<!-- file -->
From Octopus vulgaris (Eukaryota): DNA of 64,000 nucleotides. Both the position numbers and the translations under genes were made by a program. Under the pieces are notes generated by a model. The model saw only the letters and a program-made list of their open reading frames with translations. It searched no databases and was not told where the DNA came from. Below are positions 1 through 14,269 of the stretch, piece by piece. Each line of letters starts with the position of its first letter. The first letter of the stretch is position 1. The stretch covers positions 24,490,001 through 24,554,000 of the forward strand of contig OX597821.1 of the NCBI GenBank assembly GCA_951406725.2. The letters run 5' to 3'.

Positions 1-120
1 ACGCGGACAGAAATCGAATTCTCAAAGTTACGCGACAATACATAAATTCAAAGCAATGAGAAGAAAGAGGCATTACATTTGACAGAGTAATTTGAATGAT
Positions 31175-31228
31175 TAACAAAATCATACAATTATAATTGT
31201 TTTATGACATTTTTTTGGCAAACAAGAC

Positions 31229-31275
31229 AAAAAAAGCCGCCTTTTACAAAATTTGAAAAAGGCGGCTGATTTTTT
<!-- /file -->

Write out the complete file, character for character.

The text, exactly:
From Octopus vulgaris (Eukaryota): DNA of 64,000 nucleotides. Both the position numbers and the translations under genes were made by a program. Under the pieces are notes generated by a model. The model saw only the letters and a program-made list of their open reading frames with translations. It searched no databases and was not told where the DNA came from. Below are positions 1 through 14,269 of the stretch, piece by piece. Each line of letters starts with the position of its first letter. The first letter of the stretch is position 1. The stretch covers positions 24,490,001 through 24,554,000 of the forward strand of contig OX597821.1 of the NCBI GenBank assembly GCA_951406725.2. The letters run 5' to 3'.

Positions 1-120
1 ACGCGGACAGAAATCGAATTCTCAAAGTTACGCGACAATACATAAATTCAAAGCAATGAGAAGAAAGAGGCATTACATTTGACAGAGTAATTTGAATGAT
Positions 31175-31228
31175 TAACAAAATCATACAATTATAATTGT
31201 TTTATGACATTTTTTTGGCAAACAAGAC

Positions 31229-31275
31229 AAAAAAAGCCGCCTTTTACAAAATTTGAAAAAGGCGGCTGATTTTTT